"Federal agencies have had to devote time and resources to develop yet another crisis plan, distracting agencies from their critical missions," said Colleen Kelley, president of the National Treasury Employees Union. "And, if the government shuts down, the public will be further harmed by the loss of vital services people need and depend upon."

The last shutdown, which took place during the Clinton administration, lasted three weeks, from Dec. 16, 1995, to Jan. 6, 1996.

At the Smithsonian, a majority of the 6,400 employees at 19 museums would be furloughed, said spokeswoman Linda St. Thomas. Museum doors would remain closed as of 10 a.m. Tuesday, ruining vacation plans for thousands of tourists expecting to see the National Air and Space Museum or view art at one of the museum's galleries.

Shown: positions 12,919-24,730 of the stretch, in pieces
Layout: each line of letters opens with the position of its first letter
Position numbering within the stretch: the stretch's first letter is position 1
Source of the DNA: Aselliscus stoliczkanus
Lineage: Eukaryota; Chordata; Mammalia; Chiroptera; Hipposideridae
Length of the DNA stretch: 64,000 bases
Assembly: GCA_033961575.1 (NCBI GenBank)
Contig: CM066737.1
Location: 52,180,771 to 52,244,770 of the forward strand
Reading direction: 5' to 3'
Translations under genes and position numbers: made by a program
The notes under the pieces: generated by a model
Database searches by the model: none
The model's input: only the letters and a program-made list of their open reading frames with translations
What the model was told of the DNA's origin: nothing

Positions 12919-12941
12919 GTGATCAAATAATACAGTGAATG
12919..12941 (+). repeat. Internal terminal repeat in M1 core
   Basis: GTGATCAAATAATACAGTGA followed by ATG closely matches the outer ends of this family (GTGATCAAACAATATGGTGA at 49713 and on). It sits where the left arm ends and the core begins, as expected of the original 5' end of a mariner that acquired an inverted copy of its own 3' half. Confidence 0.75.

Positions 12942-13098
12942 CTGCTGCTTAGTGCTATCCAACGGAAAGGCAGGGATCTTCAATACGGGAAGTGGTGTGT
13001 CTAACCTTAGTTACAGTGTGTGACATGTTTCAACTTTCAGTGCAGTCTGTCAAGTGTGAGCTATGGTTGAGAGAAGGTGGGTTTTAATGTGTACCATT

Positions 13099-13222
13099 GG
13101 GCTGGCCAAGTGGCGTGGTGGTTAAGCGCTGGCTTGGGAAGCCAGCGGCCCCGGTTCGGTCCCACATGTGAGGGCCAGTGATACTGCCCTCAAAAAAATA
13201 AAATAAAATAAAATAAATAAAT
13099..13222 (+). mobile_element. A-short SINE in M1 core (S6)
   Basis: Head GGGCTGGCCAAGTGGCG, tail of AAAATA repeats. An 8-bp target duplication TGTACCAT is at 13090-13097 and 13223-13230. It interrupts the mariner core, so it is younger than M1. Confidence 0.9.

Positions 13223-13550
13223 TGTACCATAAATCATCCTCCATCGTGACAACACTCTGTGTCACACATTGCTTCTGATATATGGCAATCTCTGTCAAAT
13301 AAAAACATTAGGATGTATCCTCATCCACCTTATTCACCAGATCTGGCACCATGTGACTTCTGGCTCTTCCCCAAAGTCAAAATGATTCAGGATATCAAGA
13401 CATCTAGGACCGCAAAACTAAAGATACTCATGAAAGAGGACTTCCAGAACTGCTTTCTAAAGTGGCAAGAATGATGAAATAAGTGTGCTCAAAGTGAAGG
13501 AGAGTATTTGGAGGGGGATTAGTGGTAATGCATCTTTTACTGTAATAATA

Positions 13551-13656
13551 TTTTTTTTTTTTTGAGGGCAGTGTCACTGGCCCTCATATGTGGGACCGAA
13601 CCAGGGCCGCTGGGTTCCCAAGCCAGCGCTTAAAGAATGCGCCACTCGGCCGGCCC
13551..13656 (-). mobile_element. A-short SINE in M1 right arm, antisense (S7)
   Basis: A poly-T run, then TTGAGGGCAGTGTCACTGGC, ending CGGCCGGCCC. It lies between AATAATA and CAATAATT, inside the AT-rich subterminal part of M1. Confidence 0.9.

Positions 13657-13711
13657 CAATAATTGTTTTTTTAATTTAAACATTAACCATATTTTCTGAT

The National Park Service was expected to announce the specific impact of a shutdown on Friday. A contingency plan prepared in 2011 - the last time a shutdown loomed - said all 401 of the country's national parks would close and cease activities except for those necessary to respond to emergencies.

Federal courts plan to keep operations going for at least 10 business days in the event of a shutdown - roughly through Oct. 15 - using fees and other funds. But after that, only essential work would continue, and each court would determine what staff is needed, according to a Sept. 24 memo from U.S. District Judge John Bates, director of the Administrative Office of the United States Courts.